In the area of cluster analysis I want to calculate the dissimilarity for my data (actual use case is to feed in the dissimilarities into a plotting function to calculate so called silhouette plots).

Now, one of my variables follows a Poisson distribution and I'm actually unsure what would be the best/closest variable type for this kind of data, or if necessary what steps I'd need to take to potentially convert from Poisson to sth. else?


For my purpose I'm using function daisy from R package cluster which requires my columns to be of the following variable types:

Columns of mode numeric (i.e. all columns when x is a matrix) will be recognized as interval scaled variables, columns of class factor will be recognized as nominal variables, and columns of class ordered will be recognized as ordinal variables. Other variable types should be specified with the type argument. Missing values (NAs) are allowed.


The list may contain the following components: "ordratio" (ratio scaled variables to be treated as ordinal variables), "logratio" (ratio scaled variables that must be logarithmically transformed), "asymm" (asymmetric binary) and "symm" (symmetric binary variables). Each component's value is a vector, containing the names or the numbers of the corresponding columns of x. Variables not mentioned in the type list are interpreted as usual (see argument x).

  • $\begingroup$ Questions solely about how software works are off-topic here, but you may have a real statistical question buried here. You may want to edit your question to clarify the underlying statistical issue. You may find that when you understand the statistical concepts involved, the software-specific elements are self-evident or at least easy to get from the documentation. $\endgroup$ May 7 at 14:30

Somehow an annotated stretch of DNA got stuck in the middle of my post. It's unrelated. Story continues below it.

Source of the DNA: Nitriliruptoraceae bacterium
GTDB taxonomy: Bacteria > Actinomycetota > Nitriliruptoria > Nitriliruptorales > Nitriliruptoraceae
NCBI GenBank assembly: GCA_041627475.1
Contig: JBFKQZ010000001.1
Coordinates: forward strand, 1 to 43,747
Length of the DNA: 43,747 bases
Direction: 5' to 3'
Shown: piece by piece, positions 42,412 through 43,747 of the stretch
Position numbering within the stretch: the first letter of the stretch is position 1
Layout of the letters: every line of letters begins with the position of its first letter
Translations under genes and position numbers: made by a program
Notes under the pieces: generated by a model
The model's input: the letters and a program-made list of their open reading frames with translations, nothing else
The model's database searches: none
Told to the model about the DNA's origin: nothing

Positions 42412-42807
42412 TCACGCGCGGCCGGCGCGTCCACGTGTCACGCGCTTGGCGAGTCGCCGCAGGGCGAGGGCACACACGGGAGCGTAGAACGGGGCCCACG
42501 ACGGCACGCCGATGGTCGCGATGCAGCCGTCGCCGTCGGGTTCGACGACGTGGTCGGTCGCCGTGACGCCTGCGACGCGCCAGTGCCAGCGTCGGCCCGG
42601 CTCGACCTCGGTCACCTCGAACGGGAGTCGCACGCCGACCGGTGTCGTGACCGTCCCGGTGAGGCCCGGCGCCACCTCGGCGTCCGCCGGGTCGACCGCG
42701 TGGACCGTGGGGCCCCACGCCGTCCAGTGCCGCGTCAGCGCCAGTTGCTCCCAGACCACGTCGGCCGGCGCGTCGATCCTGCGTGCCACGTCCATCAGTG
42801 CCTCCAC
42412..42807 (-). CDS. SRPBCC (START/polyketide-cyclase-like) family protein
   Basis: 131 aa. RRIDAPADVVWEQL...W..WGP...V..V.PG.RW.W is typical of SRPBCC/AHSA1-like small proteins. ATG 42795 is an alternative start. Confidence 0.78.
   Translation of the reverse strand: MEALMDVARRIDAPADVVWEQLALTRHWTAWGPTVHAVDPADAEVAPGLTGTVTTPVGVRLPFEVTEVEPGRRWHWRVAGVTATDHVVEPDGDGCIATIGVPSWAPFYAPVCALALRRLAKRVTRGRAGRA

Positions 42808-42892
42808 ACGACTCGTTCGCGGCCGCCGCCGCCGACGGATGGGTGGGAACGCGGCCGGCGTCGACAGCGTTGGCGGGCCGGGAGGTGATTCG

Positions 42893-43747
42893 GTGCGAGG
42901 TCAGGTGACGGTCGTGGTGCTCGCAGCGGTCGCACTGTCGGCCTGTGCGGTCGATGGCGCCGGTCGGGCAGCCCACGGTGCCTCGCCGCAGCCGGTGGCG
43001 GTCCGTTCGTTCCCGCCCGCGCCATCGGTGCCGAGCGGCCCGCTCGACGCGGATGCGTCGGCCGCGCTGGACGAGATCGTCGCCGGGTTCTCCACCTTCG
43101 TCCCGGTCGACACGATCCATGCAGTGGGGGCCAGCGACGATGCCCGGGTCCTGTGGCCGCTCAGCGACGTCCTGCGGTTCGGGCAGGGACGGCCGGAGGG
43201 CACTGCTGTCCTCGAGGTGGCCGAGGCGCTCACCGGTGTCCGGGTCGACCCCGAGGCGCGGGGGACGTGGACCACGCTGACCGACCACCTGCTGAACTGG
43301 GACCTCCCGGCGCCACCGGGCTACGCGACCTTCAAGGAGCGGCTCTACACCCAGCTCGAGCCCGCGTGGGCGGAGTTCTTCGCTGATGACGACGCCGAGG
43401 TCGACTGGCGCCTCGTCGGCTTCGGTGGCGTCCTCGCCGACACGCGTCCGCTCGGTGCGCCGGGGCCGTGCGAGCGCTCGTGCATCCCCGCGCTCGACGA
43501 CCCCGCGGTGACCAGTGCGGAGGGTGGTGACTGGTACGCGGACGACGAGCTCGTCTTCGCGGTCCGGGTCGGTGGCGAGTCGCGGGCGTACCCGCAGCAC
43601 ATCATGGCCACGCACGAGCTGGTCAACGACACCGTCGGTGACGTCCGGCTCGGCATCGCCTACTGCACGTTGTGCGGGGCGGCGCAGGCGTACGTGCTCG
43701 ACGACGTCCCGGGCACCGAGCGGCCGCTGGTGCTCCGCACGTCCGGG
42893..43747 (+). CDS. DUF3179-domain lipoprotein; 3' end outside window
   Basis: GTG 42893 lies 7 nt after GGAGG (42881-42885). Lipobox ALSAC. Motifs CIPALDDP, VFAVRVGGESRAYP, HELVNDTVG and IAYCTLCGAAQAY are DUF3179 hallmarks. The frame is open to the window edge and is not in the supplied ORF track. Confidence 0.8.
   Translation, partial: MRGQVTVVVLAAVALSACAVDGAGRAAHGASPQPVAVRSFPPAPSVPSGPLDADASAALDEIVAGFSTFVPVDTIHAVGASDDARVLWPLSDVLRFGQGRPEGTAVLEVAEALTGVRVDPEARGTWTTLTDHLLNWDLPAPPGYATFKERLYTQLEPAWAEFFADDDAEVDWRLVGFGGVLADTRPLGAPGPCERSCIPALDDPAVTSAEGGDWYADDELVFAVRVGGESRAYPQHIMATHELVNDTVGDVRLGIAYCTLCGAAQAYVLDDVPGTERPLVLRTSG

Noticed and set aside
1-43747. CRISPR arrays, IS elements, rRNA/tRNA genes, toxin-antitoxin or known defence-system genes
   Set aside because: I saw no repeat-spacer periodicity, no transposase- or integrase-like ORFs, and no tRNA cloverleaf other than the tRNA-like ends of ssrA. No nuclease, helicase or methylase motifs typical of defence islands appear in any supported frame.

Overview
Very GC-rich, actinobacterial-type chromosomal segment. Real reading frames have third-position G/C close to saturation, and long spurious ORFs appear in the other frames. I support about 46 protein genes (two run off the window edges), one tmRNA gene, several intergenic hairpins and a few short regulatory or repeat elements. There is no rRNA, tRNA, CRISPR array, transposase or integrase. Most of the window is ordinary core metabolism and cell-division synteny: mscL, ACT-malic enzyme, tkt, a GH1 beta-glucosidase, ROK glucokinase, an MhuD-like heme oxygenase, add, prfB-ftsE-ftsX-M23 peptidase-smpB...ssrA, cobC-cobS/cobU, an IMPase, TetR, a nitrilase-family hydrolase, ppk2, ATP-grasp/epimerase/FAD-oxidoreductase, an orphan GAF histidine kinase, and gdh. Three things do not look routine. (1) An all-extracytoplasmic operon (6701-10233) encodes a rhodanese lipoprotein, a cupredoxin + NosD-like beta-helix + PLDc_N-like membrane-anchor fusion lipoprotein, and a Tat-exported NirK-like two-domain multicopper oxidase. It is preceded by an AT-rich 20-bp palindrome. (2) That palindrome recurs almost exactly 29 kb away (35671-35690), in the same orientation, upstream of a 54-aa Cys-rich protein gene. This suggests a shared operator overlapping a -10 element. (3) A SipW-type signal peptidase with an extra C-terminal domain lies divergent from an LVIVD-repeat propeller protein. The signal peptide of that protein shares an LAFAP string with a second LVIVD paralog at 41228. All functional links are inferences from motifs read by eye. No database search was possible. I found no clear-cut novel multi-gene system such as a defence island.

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    $\begingroup$ I changed the title and the structure of my question a bit. However, I don't see how this question is solely about software works. I provided some background re cluster analysis and the limitations of the tool I'm using, however, the question is clearly phrased more generally. Hope this makes sense. $\endgroup$
    – deschen
    May 8 at 11:04

1 Answer 1


Poisson-distributed data are numeric count data. So a strictly nominal coding, which would treat each count value as a separate unordered level of a multi-level categorical variable, would seem to be inappropriate.

Beyond that, it's essentially your choice of what (dis)similarity measure makes the most sense in the context of your study. Do you want the distance from 1 count to 10 counts to be considered the same as the distance from 101 counts to 110 counts? Then you want interval-scaled, numeric coding.

Do you care about the differences in rank-order among the count values but not necessarily the exact count values? Then an ordinal treatment (or ordratio, which I think would be the same here) would be more appropriate.

The "ratio-scaled" nomenclature comes from Stevens's typology and represents numeric data for which ratios can meaningfully be interpreted: "In contrast to interval scales, ratios can be compared using division. Very informally, many ratio scales can be described as specifying 'how much' of something (i.e. an amount or magnitude)," as the above Wikipedia link puts it.

You thus might choose to consider your data to be ratio-scaled, if that makes sense in the context of your study. For example, if you think that the ratio of counts best captures the distances between instances (e.g, the distance from 1 to 10 counts should be equivalent to the distance from 10 to 100 counts), then the logratio choice would make sense.


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